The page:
The children enthusiastically shout their names and the sounds that go along with them, delighting in learning the English letters that their names start with. They are my students at Al-Namothajia daycare, where I have been teaching 4 and 5-year-olds English phonics for the past two and a half months. In addition to being the cutest beings on Earth, my students are filled with eagerness and quickly absorb the many songs, games, rhymes and words I teach them. English is a ubiquitous language around the world, and even at this young age, I know that they hear English on TV, on the radio, on the street and in their homes constantly. It must be thrilling to begin to make sense of the jumble of English they hear, like piecing together the clues to a mystery.
The biggest focus of my lessons has been for my students to learn the phonics, or sounds, that go along with the English letters. The children had mastered the alphabet’s order and the names of the letters—their favorite song to sing is the alphabet song!—but the connection between, for example, the letter “D” and the sound “duh” hadn’t quite been made yet. The nursery teachers asked me to focus on one letter per week, and the unhurried pace has proven valuable. I plan two lessons a week, all centered around the letter we are learning that week. When we did the letter “E,” for example, I played games where the children “exercised,” we looked at pictures of “elephants,” and sang songs beginning with the word “everybody.” Throughout it all, I would repeat the letter E’s phonic: “Eh-eh-elephant,” the kids would happily chirp.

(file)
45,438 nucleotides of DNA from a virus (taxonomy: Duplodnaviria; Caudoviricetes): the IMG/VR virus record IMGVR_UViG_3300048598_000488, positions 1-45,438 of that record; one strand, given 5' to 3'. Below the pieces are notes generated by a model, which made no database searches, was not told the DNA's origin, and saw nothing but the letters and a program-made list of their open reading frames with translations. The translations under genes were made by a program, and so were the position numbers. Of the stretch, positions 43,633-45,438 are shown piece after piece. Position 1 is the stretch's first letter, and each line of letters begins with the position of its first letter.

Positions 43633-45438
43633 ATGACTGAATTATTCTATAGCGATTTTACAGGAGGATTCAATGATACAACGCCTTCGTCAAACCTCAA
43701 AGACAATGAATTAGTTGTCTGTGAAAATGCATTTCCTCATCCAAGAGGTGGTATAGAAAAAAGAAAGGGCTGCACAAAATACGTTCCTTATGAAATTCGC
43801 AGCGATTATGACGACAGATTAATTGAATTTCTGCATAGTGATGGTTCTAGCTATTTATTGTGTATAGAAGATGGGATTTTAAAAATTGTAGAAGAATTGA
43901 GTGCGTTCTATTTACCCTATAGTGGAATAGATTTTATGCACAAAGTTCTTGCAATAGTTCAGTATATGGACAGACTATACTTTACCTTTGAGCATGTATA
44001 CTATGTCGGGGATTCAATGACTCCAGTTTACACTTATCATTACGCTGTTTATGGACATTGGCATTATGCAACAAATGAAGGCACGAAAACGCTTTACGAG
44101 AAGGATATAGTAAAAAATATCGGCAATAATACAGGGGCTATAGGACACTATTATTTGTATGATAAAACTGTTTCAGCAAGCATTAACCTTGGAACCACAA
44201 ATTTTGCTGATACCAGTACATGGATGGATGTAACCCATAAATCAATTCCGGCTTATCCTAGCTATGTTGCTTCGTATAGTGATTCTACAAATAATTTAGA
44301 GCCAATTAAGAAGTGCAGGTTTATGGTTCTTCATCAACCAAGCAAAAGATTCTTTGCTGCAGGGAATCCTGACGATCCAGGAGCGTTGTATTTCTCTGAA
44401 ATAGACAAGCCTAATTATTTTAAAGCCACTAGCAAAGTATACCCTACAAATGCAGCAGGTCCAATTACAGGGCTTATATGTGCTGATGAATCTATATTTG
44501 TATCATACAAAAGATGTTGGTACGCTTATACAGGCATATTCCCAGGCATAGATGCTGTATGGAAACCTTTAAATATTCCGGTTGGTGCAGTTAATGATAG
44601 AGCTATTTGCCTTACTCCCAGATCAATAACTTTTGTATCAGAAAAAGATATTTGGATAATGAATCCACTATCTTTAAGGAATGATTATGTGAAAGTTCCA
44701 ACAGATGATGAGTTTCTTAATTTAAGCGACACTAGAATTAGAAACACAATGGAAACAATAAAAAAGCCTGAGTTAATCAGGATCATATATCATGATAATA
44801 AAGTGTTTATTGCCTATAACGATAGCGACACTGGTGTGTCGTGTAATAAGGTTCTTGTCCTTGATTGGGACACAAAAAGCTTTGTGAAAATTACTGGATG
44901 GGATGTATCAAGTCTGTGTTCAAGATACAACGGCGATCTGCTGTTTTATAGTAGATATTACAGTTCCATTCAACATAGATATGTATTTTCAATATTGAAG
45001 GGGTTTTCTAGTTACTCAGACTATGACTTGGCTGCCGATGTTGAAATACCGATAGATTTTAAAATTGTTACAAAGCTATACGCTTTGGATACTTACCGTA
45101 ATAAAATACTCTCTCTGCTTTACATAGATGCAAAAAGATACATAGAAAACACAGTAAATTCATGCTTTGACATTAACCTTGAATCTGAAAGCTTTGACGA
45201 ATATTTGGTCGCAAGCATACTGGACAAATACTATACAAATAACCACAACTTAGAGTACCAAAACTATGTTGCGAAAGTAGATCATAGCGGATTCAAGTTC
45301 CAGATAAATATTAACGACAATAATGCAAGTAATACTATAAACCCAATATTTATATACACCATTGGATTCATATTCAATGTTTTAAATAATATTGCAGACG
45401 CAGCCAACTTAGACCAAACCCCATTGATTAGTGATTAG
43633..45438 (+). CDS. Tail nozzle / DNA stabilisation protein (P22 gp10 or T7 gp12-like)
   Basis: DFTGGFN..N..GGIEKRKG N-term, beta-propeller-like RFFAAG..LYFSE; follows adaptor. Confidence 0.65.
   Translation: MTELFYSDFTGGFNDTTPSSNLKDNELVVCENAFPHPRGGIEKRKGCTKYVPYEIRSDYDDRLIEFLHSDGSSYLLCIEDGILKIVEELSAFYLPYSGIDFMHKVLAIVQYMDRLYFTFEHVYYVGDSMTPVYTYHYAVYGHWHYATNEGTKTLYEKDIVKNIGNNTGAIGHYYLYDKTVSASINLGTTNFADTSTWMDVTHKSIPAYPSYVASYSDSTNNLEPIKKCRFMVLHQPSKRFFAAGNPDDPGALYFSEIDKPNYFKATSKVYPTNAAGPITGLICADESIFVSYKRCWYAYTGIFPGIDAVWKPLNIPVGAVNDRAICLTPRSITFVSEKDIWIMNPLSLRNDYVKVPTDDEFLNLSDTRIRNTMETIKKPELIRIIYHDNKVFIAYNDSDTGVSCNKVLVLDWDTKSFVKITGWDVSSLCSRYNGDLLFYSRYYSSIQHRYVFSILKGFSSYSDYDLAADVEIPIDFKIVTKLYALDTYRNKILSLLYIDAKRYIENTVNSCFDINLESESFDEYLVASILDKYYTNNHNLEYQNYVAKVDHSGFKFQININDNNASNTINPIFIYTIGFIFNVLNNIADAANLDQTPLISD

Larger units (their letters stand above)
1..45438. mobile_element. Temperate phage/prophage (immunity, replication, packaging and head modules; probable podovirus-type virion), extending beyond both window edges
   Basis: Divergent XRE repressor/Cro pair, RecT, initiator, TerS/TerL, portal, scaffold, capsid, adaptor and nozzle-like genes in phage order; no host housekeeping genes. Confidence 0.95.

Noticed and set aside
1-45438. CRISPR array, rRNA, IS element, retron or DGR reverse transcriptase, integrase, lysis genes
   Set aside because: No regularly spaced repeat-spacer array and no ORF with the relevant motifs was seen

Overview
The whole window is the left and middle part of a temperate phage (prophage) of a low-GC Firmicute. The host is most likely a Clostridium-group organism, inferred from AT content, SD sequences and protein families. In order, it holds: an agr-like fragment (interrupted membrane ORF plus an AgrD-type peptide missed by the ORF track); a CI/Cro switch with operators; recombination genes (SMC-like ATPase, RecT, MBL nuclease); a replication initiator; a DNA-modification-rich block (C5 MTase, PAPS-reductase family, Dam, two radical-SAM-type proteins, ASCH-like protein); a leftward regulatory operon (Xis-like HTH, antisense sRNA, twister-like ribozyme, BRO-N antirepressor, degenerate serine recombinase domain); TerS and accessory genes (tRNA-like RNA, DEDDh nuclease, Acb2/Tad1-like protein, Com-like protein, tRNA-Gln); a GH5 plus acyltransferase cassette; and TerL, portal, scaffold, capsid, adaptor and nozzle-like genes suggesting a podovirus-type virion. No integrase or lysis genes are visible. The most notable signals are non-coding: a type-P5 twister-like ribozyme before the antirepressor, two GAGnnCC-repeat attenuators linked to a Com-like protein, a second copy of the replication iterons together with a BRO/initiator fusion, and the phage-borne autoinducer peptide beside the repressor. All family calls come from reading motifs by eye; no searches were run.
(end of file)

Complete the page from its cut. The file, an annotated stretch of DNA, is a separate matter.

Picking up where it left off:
In the last three or four weeks, I have seen promising retention of these concepts. If I use a word we previously learned, several children will say the phonic unprompted with it—“Ha-ha-hand! Fa-fa-finger!” I have also started informal assessments of the children’s ability to find the letter on an alphabet chart that corresponds with a certain sound. At this point, at least 50% of my students are able to correctly identify the letters.
But the lessons in no way are all grammatical! A large part of my goals in teaching at this nursery is for the children to simply participate in activities that are done entirely in English, even if they don’t fully understand all of the words I am using. Learning English songs, or simple games like Simon Says, will increase their capacity to learn English later in school, as they will have had practice forming the sounds, words and sentence constructions associated with English. And a personal benefit for me—I have had to learn some basic Arabic to translate the meanings of some of my lessons to the children. It is truly a symbiotic relationship, and as much as I give the children as a teacher, I know that the joy that they bring every time they greet me with smiling faces and a zestful “Good morning, Miss Ashwini!” is worth more to me than I can begin to describe.
Ashwini is an intern at TYO Nablus.
Filed under: intern journal, internship program | Tagged: daycare, english for kids, fall 2010, intern, internship program, nablus, Palestine, preschoolers, teaching, teaching english, TYO, west bank |